- Like most filters and add-ons, polarizers are intended for cameras with removable lenses. Most point-and-shoot cameras and smartphone cameras are not compatible with external filters.
- There are two types of polarizing filters: linear and circular. Nearly all autofocus/auto-exposure cameras require circular polarizers.
- Camera-lens threads are standard, even on Nikons and Canons, so you need pay attention to only the diameter of your lens and buy the same-diameter filter (such as 52mm, 58mm, and 77mm).
- You get what you pay for. Inexpensive polarizers are built with aluminum rings, and these can bind with the threads of the lens. Also, better polarizers are multicoated, which prevents ghosting, lessens lens flare, and preserves contrast.
- Standard polarizing filters can introduce a slight blue hue to photos. Nautical photographer Billy Black (who has shot countless covers and spreads for Cruising World) says he prefers the warming type of polarizing filter because it removes a bit of the blue-green tones from images, giving his photos a more pleasant color balance.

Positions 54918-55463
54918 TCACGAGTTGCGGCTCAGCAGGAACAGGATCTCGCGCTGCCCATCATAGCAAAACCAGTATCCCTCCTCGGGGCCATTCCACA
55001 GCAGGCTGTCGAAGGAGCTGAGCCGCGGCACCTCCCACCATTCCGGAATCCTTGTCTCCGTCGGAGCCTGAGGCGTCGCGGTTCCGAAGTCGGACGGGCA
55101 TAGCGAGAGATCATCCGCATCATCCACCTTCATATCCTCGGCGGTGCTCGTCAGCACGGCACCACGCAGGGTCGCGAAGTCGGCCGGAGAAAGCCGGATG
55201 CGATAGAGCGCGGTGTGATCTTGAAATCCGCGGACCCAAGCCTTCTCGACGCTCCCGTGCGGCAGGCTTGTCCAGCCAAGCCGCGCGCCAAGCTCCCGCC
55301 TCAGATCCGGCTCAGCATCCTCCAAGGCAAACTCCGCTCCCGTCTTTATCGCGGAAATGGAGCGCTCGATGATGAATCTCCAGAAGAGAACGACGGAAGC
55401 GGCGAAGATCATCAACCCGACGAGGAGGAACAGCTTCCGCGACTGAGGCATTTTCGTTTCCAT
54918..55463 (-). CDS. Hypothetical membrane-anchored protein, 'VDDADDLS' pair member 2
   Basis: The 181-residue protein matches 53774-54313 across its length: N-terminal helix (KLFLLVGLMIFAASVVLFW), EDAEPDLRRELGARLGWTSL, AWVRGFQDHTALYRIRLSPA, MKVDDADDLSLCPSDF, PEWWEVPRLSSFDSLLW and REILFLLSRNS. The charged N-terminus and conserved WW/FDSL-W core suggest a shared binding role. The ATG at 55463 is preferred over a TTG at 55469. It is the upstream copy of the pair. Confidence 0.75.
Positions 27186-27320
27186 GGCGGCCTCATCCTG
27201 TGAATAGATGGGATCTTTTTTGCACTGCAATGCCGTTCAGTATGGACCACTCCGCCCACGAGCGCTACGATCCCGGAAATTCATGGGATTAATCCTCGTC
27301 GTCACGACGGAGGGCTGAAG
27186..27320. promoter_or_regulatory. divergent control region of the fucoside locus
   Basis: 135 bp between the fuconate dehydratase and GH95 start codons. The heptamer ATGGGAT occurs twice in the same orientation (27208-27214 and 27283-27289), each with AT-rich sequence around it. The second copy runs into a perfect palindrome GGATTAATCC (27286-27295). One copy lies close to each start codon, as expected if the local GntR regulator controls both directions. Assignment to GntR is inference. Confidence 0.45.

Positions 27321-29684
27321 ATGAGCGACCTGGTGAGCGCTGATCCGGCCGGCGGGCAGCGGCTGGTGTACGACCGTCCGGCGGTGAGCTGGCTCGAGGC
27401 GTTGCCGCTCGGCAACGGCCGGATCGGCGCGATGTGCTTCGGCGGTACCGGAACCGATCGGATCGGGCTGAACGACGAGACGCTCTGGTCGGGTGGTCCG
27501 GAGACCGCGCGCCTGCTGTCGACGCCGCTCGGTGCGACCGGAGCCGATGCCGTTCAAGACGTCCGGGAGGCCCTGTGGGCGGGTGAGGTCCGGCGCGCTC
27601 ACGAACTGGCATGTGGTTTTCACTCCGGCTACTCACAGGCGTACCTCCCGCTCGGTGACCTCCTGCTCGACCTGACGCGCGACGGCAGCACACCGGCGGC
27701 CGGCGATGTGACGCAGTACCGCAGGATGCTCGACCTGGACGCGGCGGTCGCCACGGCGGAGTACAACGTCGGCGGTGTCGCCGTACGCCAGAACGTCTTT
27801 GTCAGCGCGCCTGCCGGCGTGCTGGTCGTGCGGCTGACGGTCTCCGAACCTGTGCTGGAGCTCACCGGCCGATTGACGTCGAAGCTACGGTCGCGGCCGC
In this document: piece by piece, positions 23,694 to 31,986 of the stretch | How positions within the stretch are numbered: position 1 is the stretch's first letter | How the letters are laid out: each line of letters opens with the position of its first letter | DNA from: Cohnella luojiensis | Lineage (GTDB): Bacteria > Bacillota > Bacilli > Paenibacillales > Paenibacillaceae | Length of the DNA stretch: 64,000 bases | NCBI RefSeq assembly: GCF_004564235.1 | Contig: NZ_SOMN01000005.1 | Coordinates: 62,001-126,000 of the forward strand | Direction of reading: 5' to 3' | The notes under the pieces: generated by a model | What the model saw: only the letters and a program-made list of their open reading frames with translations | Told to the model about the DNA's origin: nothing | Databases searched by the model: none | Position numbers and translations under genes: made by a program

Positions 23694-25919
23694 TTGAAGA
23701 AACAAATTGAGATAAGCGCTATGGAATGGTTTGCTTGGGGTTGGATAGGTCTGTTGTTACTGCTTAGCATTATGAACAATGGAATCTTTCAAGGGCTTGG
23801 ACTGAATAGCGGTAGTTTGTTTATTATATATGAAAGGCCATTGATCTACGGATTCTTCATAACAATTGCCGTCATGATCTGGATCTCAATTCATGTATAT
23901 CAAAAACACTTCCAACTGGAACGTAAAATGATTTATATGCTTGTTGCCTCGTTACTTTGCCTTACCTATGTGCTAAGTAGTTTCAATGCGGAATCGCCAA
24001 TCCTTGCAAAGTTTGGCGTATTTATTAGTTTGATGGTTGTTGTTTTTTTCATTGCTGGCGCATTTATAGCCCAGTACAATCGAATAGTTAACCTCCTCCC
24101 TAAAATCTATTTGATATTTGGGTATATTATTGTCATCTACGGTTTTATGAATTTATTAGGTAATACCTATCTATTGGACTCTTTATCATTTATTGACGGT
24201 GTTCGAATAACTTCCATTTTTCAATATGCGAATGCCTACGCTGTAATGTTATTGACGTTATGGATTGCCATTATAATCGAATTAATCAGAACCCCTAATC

- Reflections are not inherently bad. A circular polarizer allows you to select the amount of polarized light you wish to filter out, from none to all.
- Like polarized sunglasses, a polarizing filter reduces the amount of light that reaches your lens. In most cases, a camera will adjust the exposure to compensate. In other cases, the reduced light is not desirable.
- Once you begin using a polarizer, you'll be surprised by the reflections you didn't realize were there until they are gone. Even car tires are muted by reflected light and utterly changed when viewed through a polarizing filter.
- While post-processing software can do amazing things to a digital image, none can reproduce the effect of a polarizing filter.